Die letzten 5 Focus-News des innovations-reports im Überblick:

Im Focus: Fraunhofer IDMT demonstrates its method for acoustic quality inspection at »Sensor+Test 2019« in Nürnberg

From June 25th to 27th 2019, the Fraunhofer Institute for Digital Media Technology IDMT in Ilmenau (Germany) will be presenting a new solution for acoustic quality inspection allowing contact-free, non-destructive testing of manufactured parts and components. The method which has reached Technology Readiness Level 6 already, is currently being successfully tested in practical use together with a number of industrial partners.

Reducing machine downtime, manufacturing defects, and excessive scrap

Im Focus: Successfully Tested in Praxis: Bidirectional Sensor Technology Optimizes Laser Material Deposition

The quality of additively manufactured components depends not only on the manufacturing process, but also on the inline process control. The process control ensures a reliable coating process because it detects deviations from the target geometry immediately. At LASER World of PHOTONICS 2019, the Fraunhofer Institute for Laser Technology ILT will be demonstrating how well bi-directional sensor technology can already be used for Laser Material Deposition (LMD) in combination with commercial optics at booth A2.431.

Fraunhofer ILT has been developing optical sensor technology specifically for production measurement technology for around 10 years. In particular, its »bd-1«...

Im Focus: The hidden structure of the periodic system

The well-known representation of chemical elements is just one example of how objects can be arranged and classified

The periodic table of elements that most chemistry books depict is only one special case. This tabular overview of the chemical elements, which goes back to...

Im Focus: MPSD team discovers light-induced ferroelectricity in strontium titanate

Light can be used not only to measure materials’ properties, but also to change them. Especially interesting are those cases in which the function of a material can be modified, such as its ability to conduct electricity or to store information in its magnetic state. A team led by Andrea Cavalleri from the Max Planck Institute for the Structure and Dynamics of Matter in Hamburg used terahertz frequency light pulses to transform a non-ferroelectric material into a ferroelectric one.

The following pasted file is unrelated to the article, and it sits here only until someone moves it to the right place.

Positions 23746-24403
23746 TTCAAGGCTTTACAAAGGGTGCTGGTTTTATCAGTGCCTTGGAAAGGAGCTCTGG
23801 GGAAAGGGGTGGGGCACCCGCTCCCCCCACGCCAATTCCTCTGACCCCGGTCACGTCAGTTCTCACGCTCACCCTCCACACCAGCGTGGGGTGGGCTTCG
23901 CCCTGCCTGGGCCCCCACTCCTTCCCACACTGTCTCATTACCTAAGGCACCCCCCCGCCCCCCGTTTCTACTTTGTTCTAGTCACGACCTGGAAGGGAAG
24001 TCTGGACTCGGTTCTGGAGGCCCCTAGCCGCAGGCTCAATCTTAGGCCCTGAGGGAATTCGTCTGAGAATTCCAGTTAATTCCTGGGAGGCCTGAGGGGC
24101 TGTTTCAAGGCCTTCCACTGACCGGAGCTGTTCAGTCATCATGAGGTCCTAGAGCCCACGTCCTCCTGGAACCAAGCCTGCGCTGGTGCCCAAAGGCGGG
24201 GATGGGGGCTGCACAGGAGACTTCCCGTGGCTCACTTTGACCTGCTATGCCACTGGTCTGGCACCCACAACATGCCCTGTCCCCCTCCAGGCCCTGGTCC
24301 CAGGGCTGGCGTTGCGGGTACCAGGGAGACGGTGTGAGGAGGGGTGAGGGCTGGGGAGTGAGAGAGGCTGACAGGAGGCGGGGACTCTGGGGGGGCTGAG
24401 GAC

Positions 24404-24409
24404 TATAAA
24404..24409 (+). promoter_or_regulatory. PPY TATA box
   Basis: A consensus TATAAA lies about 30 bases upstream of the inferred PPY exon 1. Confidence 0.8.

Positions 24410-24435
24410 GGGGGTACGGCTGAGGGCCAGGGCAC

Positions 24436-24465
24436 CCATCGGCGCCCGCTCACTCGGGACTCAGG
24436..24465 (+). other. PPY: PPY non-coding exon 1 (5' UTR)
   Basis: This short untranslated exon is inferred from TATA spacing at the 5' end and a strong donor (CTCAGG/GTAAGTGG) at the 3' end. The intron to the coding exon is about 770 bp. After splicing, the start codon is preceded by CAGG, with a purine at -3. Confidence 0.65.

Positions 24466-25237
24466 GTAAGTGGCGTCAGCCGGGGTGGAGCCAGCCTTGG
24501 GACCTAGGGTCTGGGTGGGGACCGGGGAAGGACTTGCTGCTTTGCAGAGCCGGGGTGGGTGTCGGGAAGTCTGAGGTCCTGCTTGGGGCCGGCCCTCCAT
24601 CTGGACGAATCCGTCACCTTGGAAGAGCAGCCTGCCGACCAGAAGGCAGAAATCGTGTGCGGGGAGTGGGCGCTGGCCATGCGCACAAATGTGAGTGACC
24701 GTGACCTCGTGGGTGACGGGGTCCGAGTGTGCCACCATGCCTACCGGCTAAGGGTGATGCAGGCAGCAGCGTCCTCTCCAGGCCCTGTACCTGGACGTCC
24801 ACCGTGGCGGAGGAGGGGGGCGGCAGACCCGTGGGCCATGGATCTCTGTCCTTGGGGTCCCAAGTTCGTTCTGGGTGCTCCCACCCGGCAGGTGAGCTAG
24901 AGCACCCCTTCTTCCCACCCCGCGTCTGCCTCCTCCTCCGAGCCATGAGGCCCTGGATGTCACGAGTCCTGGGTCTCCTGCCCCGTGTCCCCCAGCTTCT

Ferroelectricity is a state in which the constituent lattice “looks” in one specific direction, forming a macroscopic electrical polarisation. The ability to...

Im Focus: Determining the Earth’s gravity field more accurately than ever before

Researchers at TU Graz calculate the most accurate gravity field determination of the Earth using 1.16 billion satellite measurements. This yields valuable knowledge for climate research.

The Earth’s gravity fluctuates from place to place. Geodesists use this phenomenon to observe geodynamic and climatological processes. Using...

All Focus news of the innovation-report >>>

Anzeige

Anzeige

VideoLinks
Industry & Economy
Event News

2nd International Conference on UV LED Technologies & Applications – ICULTA 2020 | Call for Abstracts

24.06.2019 | Event News

SEMANTiCS 2019 brings together industry leaders and data scientists in Karlsruhe

29.04.2019 | Event News

Revered mathematicians and computer scientists converge with 200 young researchers in Heidelberg!

17.04.2019 | Event News

 
Latest News

2nd International Conference on UV LED Technologies & Applications – ICULTA 2020 | Call for Abstracts

24.06.2019 | Event News

'Sneezing' plants contribute to disease proliferation

24.06.2019 | Agricultural and Forestry Science

Researchers find new mutation in the leptin gene

24.06.2019 | Life Sciences

VideoLinks
Science & Research
Overview of more VideoLinks >>>